Sunday, June 13, 2004

J.D. Salenger is a demi-god to many. I didn't have to tell you this, surely. But I wasn't entirely aware of his status, of how deeply held he was until Joyce Maynard got up to read our second night. Woo-wee. She is of course the woman who had a year long romance with Salenger when she was 18 and he, 53. And she is the same woman who, 25 years later after sitting on that experience decided she would finally write about it. And she is the same woman who also got terrible criticism for doing so, not--I think--because she "exploited" her romance with him, but because he is just too close to literary deity in this country. It's like saying she fucked Siddartha Gautama, and he turned out not to be such an enlightened guy after all.

Although she didn't read about fucking him (though she did lose her virginity to him), she talked about being inspired and then reviled quite harshly by him, I was so fascinated by the percentage of people thoroughly pissed at her, considering her exploitave and wrong and dismissing her. I think she's certainly a complicated multi-faceted person, and one of those facets may include the desire to use her experiences to make money...but good ole' Jerry Salenger is just another writer, moreover, a purist, one of those who believes there is truly a line between "making art" and "selling out." And I realize I don't see this line. No. I don't believe in this line. It's a myth, clearly born in the mind of the artist themselves then fed to the public where it gets reinforced. Salenger was one of those and I will forever love his writing but not his philosophy. I think you can make art and make a living from the same tools.

What else must I remember to tell you about? Martha Cooley who I have disparaged in the past for being quite uptight, is more accessible than I expected and though she is going to ride my writing ass this coming semester and I will be sweating blood by the end, I'm looking forward to it. I can do it.

I'll be seeing you. I know my blog won't be featured in any newspapers anytime soon.

Friday, June 11, 2004

I knew that this blog would eventually come in handy, like now, when I am at Bennington and can catalogue the experience for you folks who've followed along as I set off for school again after pretty well assuring myself I'd never go to graduate school. Now, mind you, I'm typing with a nasty kink in my right shoulder which is in part from lugging my one ton bag around New York City and up and down massive flights of stairs...of course the kink didn't happen until I innocently leaned down to plug in this here computer I'm writing from...but I bless the pharmaceutical company that gave me Aleve and write until it wears off.

Day one is technically today. Day 0.5 was arrival day yesterday which was lovely because it meant a transition from the 90 degree muggy capsule of heat that was Manhattan to the temperate, breezy verdancy that is Vermont. The most interesting part of today was actually at breakfast, where our dear director Liam Rector actually sat at the same table with us plebian students. If that wasn't terrifying enough what with his massive bear/king persona, he actually began talking to ME. And we got into a CONVERSATION about how I'd been raised by hippies and he seemed actually quite interested in my upbringing. He suggested I ought to write about it...qualifying with "I'd never tell anyone to write about anything...but if you get taken by the subject..." and I had a truly pleasurable give and take with him that felt very natural. And later I saw him at the book store where he stopped me to discuss it even further. He said "you have to remember that our generation(who really experienced the 60's) are all've got an audience of 70 million who'd love to read about themselves through your eyes. Which validated the novel I want to begin writing and for which I'm taking notes because it will depend upon the main character having been raised a lot like I was...though unlike me, she will turn into a seeker the way her parents were, and take it much further than they ever did.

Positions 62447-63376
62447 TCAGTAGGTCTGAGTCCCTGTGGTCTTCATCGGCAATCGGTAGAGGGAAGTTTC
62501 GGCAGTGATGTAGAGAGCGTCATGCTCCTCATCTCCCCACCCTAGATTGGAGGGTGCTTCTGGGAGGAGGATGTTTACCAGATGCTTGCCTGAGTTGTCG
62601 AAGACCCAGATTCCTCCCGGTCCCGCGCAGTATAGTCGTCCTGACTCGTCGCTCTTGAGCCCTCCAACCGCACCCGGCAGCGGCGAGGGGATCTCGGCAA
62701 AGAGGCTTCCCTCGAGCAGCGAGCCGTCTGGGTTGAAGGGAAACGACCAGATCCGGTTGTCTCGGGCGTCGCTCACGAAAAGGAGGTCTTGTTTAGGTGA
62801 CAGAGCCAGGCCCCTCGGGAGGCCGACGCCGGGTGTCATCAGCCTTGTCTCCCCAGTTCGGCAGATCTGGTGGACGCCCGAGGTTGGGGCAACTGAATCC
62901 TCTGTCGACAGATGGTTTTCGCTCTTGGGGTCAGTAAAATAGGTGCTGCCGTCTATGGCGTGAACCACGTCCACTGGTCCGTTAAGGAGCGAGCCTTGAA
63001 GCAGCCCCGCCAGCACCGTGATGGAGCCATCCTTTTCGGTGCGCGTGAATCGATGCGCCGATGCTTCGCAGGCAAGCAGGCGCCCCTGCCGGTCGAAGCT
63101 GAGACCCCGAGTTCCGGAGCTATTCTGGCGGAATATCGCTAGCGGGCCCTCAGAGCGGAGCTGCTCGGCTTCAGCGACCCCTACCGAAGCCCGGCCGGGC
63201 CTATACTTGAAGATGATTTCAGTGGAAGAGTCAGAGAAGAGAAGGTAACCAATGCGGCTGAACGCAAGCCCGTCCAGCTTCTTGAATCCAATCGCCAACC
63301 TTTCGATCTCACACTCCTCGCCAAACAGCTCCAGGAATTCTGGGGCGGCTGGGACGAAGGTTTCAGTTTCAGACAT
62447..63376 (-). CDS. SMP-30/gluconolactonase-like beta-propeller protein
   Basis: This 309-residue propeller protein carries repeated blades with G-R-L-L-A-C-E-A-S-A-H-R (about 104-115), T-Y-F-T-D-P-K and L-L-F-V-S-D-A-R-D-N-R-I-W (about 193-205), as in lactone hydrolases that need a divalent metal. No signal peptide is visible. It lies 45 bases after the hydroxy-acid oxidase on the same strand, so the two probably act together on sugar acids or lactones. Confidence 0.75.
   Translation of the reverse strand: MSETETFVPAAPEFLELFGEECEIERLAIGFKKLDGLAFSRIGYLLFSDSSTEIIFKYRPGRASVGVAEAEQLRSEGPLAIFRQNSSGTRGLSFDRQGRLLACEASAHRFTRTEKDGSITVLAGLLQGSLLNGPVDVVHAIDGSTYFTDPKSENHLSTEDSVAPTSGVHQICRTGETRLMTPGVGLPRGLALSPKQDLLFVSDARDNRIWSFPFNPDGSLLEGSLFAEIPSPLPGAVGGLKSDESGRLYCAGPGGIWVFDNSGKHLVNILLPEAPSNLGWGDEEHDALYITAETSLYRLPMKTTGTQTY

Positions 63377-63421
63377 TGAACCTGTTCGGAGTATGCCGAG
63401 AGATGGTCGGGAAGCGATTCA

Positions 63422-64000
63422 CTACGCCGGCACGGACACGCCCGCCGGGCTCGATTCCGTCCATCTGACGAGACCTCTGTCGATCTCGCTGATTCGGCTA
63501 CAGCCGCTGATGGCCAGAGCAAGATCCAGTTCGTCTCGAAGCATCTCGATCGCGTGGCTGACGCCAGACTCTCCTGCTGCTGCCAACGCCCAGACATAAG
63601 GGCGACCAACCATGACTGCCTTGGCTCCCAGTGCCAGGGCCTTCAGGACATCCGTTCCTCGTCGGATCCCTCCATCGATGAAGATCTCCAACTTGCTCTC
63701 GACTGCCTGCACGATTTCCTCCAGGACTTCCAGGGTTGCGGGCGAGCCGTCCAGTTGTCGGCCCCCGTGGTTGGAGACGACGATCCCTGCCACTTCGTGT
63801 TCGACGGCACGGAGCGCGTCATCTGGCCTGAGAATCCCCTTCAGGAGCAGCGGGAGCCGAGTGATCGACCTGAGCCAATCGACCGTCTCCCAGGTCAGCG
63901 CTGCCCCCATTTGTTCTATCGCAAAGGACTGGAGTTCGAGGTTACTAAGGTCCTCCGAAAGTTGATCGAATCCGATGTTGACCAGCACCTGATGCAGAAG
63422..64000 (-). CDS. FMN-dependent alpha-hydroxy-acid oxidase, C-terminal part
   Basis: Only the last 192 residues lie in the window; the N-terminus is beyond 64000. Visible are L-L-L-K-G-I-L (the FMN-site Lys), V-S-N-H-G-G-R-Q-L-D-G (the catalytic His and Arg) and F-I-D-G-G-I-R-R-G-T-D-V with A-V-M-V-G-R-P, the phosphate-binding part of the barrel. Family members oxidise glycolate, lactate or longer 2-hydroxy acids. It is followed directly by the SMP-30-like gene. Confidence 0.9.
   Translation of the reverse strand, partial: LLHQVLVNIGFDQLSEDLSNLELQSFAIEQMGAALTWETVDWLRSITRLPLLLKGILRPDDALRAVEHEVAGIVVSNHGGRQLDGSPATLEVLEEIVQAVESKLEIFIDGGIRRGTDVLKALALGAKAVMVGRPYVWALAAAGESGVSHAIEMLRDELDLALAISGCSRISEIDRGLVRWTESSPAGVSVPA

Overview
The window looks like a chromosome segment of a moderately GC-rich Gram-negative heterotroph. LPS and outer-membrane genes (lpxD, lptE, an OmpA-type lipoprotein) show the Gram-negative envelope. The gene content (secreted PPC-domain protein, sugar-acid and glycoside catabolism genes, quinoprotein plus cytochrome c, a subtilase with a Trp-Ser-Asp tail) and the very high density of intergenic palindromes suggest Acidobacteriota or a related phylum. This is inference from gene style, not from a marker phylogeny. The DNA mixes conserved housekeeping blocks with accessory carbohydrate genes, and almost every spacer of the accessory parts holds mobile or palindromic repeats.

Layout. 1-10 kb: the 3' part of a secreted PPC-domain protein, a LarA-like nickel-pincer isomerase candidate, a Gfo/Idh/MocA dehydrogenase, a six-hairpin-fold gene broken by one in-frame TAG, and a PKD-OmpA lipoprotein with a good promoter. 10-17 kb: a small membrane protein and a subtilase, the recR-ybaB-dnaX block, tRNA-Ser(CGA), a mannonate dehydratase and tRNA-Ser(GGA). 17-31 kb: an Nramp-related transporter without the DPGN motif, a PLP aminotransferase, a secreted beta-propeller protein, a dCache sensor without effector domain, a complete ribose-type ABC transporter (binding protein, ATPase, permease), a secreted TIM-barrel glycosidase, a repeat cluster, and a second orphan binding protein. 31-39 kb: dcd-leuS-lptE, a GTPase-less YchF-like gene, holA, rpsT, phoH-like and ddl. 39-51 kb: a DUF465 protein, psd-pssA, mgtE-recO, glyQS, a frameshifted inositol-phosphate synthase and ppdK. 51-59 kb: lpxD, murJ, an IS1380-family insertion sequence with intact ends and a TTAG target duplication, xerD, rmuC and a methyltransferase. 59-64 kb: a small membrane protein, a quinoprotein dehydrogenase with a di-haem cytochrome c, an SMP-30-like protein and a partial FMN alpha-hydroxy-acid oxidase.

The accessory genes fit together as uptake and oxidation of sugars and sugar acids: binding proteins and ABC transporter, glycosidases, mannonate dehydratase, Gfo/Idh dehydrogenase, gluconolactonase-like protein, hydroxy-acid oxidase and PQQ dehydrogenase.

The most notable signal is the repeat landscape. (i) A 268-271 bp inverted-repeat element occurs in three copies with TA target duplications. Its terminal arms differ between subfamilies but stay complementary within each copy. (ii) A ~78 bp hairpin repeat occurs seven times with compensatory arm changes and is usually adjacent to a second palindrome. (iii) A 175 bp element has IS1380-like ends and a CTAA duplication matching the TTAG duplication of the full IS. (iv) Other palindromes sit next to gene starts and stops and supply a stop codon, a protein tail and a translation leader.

It's a slow first day with lots of punctuated pauses between conversations and I'm spending more time inward than outward this time, which is good. I feel like now something serious is about to take place...possibly as I approach what I'll do for my lecture, though that is still technically a semester away...and something internal just feels as though it is about to flower out from inside me.

I decided not to have lunch with John Talbot in NY...because I didn't really relish the idea of sitting across from yet another lunch he'd insist on paying for and saying "well, gee...the novel hasn't sold how bout them Dodgers..." It's early in the process yet and it's been, in its own sad way, reassuring to know that others are having trouble with their sales...some B'ton friends of mine here too...I think this might be one time when the rumors are true about the publishing world.

I have the world's worst mattress in my room and I'm located behind a toilet where I was woken periodically throughout the night to the gentle sounds of people tinkling. Lovely. Other than the usual personalities, the borderline southern gal who drives our classmate Joe crazy by cornering him and telling him what's wrong with his work (last semester she told him his stuff reminded her of "Dilbert"), to the out of work actor who reminds us at every turn of both his acting and his zen practice. The newbies look as terrified as I felt my first semester, but I'm having fun. I know enough people, faculty and students alike now that I feel a part of it all.

So...if there's more tonight worth mentioning I shall post it.